Antler M.,ACD Labs Inc.
Reading for the R and D Community
Mass spectrometry (MS) instrument vendors offer automated MS/MS data collection for analytes that are present above a certain intensity threshold, or for expected metabolites. ACD/Labs have developed ACD/Metabolite ID Suite™ that generates a report of retention times, peak areas, and spectra for each expected metabolite. Additional software modules can predict metabolite structures for a new drug, identifying the sites most likely to be susceptible to metabolism by human liver microsomes, which can help with both structure elucidation and drug design. The ACD/Metabolite ID Suite™ can help extract the likely metabolite peaks from a complex full-scan liquid chromatography-mass chromatography (LC/MS) data set. The software can compare the metabolized sample with a control sample and identify unique features in the metabolized sample. Software reduces the complex data set to a short list of peaks for further review, interprets the spectrum to determine the mass of the protonated molecule, and determines potential chemical formulae for the potential metabolite. Source
Samokhin A.,Moscow State University |
Sotnezova K.,Moscow State University |
Lashin V.,ACD Labs Inc. |
Revelsky I.,Moscow State University
Journal of Mass Spectrometry
Performance of several library search algorithms (against EI mass spectral databases) implemented in commercial software products (acd/specdb, chemstation, gc/ms solution and ms search) was estimated. Test set contained 1000 mass spectra, which were randomly selected from NIST'08 (RepLib) mass spectral database. It was shown that composite (also known as identity) algorithm implemented in ms search (NIST) software gives statistically the best results: the correct compound occupied the first position in the list of possible candidates in 81% of cases; the correct compound was within the list of top ten candidates in 98% of cases. It was found that use of presearch option can lead to rejection of the correct answer from the list of possible candidates (therefore presearch option should not be used, if possible). Overall performance of library search algorithms was estimated using receiver operating characteristic curves. © 2015 John Wiley & Sons, Ltd. Source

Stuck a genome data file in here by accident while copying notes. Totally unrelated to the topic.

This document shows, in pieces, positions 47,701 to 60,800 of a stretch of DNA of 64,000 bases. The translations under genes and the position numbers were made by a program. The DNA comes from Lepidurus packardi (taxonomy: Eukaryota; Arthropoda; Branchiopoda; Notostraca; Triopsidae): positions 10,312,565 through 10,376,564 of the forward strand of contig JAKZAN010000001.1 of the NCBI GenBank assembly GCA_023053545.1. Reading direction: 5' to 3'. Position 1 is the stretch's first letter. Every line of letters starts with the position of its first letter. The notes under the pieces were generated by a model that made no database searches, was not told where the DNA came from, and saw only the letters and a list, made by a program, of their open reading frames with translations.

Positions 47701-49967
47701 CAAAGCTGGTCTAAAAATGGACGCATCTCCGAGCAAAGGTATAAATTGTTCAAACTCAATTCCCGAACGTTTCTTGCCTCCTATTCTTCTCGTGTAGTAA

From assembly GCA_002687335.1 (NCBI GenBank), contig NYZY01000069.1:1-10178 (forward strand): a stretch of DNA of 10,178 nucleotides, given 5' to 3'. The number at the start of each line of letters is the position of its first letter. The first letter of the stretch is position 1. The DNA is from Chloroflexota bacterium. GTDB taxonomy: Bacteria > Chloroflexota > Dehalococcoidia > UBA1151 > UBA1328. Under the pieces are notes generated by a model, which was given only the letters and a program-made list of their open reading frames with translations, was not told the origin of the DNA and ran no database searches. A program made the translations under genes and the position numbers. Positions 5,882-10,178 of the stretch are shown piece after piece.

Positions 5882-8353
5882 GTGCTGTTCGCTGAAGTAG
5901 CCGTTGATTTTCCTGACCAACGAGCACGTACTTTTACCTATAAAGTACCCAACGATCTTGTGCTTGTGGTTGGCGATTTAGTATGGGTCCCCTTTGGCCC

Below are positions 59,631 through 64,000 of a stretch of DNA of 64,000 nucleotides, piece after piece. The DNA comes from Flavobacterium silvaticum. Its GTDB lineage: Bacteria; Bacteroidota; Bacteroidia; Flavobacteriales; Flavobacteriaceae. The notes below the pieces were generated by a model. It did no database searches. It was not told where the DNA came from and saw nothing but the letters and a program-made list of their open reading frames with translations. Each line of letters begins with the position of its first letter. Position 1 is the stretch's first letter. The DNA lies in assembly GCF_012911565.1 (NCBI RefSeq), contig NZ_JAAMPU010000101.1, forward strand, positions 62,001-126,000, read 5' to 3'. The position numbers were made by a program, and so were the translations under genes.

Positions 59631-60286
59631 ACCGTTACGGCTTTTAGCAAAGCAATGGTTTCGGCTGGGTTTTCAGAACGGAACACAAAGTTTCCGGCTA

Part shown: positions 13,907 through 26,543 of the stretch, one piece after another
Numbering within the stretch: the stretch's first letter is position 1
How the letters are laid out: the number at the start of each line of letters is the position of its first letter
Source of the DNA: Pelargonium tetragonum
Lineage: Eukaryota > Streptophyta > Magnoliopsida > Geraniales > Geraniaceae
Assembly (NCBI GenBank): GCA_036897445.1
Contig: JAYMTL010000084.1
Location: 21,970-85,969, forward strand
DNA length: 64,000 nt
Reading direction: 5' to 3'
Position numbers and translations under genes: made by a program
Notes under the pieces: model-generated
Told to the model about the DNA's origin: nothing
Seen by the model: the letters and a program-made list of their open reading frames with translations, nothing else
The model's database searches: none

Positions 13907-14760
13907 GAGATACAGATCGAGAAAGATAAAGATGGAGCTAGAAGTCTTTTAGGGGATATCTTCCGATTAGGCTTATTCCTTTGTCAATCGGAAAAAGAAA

Ovenden S.P.B.,Defence Science and Technology Organisation, Australia |
Nielson J.L.,ACD Labs Inc. |
Liptrot C.H.,James Cook University |
Willis R.H.,Australian Institute of Marine Science |
And 3 more authors.
The methanol extract of an assemblage of Halimeda stuposa and a Dictyota sp., yielded three natural products characteristic of Dictyota sp., and one of Halimeda sp. These included the xenicane diterpene 4-hydroxydictyolactone (1), and the diterpenes dictyol E (2), 8a,11-dihydroxypachydictyol A (3) and indole-3-carboxaldehyde (4). A minor revision of 1 and new spectroscopic data for 1 and 2 are provided, along with associated anti-cancer activities of compounds 1-4. © 2012 by the authors. Source
Aidas K.,VsI Aukstieji algoritmai A. Mickeviciaus g. 29LT 08117Vilnius Lithuania |
Lanevskij K.,VsI Aukstieji algoritmai A. Mickeviciaus g. 29LT 08117Vilnius Lithuania |
Kubilius R.,VsI Aukstieji algoritmai A. Mickeviciaus g. 29LT 08117Vilnius Lithuania |
Juska L.,VsI Aukstieji algoritmai A. Mickeviciaus g. 29LT 08117Vilnius Lithuania |
Japertas P.,ACD Labs Inc.